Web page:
Feature: Project Profile
The Net Zero Tract Home
A Final Frontier in Sustainable Housing
In 2005, Meritage Homes, a large-scale, production homebuilder headquartered in Scottsdale, Arizona, saw one of its most productive years to date. That year, Meritage Homes built close to 15,000 single-family houses, making it one of the top ten production homebuilders in the county. “We just put our heads down and built homes,” says C.R. Herro, Meritage’s VP President of Environmental Affairs. “The emphasis was on doing what we did well,” and that is what Meritage did. The company was founded in 1985, and in just 20 years it became a master at building a broad range of production homes with as most speed and efficiency as possible. Even today, Meritage offers some of its clients a “99 Days. Your Home. Your Way.” guarantee, with prices that can dip below $80 a square foot.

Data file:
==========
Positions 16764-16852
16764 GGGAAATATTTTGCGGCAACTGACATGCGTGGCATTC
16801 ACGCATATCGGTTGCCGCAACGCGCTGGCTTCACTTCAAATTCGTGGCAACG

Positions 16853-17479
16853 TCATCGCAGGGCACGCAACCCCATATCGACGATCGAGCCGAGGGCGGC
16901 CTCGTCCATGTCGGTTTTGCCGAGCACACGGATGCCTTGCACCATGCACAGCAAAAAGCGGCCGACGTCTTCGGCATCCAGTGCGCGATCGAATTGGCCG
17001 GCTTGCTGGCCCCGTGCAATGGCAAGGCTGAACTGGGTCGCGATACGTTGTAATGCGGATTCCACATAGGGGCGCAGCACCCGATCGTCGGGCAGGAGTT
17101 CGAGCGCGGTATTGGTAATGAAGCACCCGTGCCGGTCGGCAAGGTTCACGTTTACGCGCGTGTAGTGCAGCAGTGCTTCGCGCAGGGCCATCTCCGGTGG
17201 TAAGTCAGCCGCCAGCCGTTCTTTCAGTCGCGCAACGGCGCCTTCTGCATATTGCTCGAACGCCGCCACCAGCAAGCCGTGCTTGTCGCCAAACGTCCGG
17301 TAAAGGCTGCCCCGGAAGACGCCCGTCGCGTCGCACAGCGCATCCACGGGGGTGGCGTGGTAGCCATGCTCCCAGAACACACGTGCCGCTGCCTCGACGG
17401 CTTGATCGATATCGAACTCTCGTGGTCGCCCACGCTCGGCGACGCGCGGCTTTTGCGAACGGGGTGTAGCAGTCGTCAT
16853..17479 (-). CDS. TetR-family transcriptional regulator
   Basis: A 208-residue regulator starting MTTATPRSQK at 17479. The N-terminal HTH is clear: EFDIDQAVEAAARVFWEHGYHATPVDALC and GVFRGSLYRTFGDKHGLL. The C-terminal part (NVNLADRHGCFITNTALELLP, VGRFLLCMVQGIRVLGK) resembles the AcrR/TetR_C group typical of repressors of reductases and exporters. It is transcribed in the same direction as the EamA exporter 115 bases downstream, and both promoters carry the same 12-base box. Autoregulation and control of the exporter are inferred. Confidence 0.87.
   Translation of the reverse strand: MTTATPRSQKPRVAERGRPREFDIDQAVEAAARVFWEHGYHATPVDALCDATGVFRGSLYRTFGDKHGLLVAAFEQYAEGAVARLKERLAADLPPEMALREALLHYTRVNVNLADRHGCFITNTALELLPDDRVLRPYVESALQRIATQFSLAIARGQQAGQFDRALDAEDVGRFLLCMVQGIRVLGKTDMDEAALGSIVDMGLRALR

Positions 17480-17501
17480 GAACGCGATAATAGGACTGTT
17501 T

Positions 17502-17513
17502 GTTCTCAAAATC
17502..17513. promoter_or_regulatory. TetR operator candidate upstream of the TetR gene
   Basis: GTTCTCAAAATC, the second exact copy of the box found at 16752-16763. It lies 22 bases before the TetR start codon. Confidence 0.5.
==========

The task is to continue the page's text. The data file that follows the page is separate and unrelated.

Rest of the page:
Meritage’s success, like the success of its competitors, had reached a zenith in 2005. The company operates in seven states: Arizona, California, Colorado, Florida, Nevada, North Carolina and Texas. Those same states saw a surge in population over the preceding decade, spurring the largest housing boom in US history. Housing starts in the US, that year, topped a record-breaking 2 million homes, with the vast majority of that development taking place in these classically warm-weather states. By the close of 2006, however, most of that had begun to change. Meritage was still on top, still ranked among the industry giants, only the competition had begun to diminish. 2006 was the beginning of the end for the housing boom. Housing starts slumped, and by 2009, they had hit their lowest level in more than 70 years, with just 580,000 new homes built across the whole of the country. The housing boom was over, and Meritage Homes, like nearly every builder in the nation, was about to face its leanest years in decades. The question Meritage had to ask, as did all others, was simply: How would the company survive?